• Saul outlasted the will of the people and ended up overthrown and killed. Ben Ali was lucky but may die in exile. Mubarak was even luckier but may die a pariah. Gaddafi is fighting on.
  • Paul Kagame is hoping for the best. Yoweri Museveni is a born again peace maker and has been advocating dialogue with the opposition (see his March 21, 2011 statement here, received by AfroAmerica Network and also published in the Ugandan Government newspaper: New Vision and Titled: Libya Needs Dialogue – http://www.newvision.co.ug/D/8/12/749765
    There is no doubt that among the African dictators, Yoweri Museveni and to some extent, Robert Mugabe have chosen the best solution, well before the people go in the street and say: “Enough”.
  • Instead of saying: “No Way”, the Museveni and Mugabe appear to have been enlightened and said: “there is a way: Dialogue.” Not the kind of dialogue with themselves and their cronies, but with their staunch opposition. Robert Mugabe accepted to work with Morgan Tvangirai. Yoweri Museveni accepted to run against his opponent Cyiiza Besigye and most importantly is advising Dialogue in Libya, between Gaddafi and his armed opposition.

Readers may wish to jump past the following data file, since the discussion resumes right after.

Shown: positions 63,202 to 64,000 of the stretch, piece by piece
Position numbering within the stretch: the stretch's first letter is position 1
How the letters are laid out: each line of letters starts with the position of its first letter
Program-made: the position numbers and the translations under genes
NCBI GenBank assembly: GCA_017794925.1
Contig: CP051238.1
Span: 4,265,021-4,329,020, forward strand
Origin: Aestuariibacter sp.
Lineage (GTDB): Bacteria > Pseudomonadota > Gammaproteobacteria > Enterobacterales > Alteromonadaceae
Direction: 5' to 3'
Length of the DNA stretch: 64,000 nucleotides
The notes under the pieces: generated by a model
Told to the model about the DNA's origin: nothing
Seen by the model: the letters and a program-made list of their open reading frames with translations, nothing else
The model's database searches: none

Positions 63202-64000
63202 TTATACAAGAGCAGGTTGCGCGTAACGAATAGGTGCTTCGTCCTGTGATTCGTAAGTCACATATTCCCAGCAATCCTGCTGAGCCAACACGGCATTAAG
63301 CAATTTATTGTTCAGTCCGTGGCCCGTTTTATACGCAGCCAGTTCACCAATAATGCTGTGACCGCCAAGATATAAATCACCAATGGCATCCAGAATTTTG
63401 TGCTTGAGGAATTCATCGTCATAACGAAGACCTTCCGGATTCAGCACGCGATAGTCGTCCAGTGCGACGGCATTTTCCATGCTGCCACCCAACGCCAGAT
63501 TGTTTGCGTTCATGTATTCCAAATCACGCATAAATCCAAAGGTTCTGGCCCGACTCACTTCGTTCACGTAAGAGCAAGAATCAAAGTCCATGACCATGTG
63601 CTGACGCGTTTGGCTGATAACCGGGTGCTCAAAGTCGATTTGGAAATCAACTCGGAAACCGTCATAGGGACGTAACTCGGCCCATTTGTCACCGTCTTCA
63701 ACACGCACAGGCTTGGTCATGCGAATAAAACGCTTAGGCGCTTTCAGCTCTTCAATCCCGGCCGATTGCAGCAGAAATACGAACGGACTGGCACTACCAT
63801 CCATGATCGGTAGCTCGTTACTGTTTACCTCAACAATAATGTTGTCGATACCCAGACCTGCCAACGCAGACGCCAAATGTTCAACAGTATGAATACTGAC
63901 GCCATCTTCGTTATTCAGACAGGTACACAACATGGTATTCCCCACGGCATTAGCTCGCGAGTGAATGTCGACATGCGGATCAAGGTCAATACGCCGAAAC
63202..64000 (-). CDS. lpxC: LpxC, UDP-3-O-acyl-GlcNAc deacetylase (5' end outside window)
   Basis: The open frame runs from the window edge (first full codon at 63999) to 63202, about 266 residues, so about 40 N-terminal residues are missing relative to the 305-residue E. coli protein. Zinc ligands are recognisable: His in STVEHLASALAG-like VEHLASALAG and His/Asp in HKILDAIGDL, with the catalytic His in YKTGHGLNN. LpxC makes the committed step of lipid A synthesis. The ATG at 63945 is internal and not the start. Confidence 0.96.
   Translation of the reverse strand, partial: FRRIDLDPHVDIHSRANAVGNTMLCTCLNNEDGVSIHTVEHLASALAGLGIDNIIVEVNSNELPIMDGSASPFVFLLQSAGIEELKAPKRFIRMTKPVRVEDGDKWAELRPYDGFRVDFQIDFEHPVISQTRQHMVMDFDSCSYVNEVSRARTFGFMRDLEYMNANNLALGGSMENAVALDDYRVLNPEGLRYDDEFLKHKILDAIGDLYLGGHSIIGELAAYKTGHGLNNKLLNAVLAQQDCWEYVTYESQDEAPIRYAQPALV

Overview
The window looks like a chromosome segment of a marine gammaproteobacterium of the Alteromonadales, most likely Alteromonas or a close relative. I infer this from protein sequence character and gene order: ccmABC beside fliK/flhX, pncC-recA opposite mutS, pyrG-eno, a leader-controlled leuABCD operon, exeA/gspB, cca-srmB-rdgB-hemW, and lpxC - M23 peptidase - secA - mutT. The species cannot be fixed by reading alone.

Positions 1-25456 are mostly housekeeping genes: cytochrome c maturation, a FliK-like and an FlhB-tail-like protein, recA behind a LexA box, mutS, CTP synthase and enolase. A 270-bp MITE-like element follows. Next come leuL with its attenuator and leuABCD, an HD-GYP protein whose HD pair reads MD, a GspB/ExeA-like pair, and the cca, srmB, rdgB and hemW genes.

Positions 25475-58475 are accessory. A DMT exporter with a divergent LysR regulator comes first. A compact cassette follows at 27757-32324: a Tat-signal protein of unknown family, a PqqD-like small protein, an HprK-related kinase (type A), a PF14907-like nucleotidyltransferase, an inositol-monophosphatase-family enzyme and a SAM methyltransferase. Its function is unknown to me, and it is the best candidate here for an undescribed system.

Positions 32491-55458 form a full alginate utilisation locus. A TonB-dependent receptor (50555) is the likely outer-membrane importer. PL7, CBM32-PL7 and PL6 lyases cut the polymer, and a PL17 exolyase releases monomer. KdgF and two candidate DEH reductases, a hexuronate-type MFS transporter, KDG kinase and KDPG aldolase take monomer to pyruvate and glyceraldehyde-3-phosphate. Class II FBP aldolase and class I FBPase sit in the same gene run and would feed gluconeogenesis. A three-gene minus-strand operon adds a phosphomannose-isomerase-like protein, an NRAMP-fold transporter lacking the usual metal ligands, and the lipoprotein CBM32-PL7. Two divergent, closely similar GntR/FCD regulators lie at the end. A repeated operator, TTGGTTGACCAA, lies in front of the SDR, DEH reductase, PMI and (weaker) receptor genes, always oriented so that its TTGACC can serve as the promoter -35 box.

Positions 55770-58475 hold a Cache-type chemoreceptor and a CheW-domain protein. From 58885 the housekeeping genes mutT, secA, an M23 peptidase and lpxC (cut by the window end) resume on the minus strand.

• Paul Kagame needs to listen. Perhaps it is time for him to start talking to his armed opposition, or his staunchest opponents. The same may go for Yoweri Museveni himself who has been battling multiple armed rebellions. But to do that, they will need to overcome the dictator’s dilemma.
    Dictators’ dilemma is real. It is the scourge that keeps most dictators to turn vicious, cling to power and eventually to leave in violence if not killed or assassinated along with their relatives.
    We will look at this curious scourge in our upcoming discourse: The Dictator’s dilemma part 2.

    ©AfroAmerica Network, 2011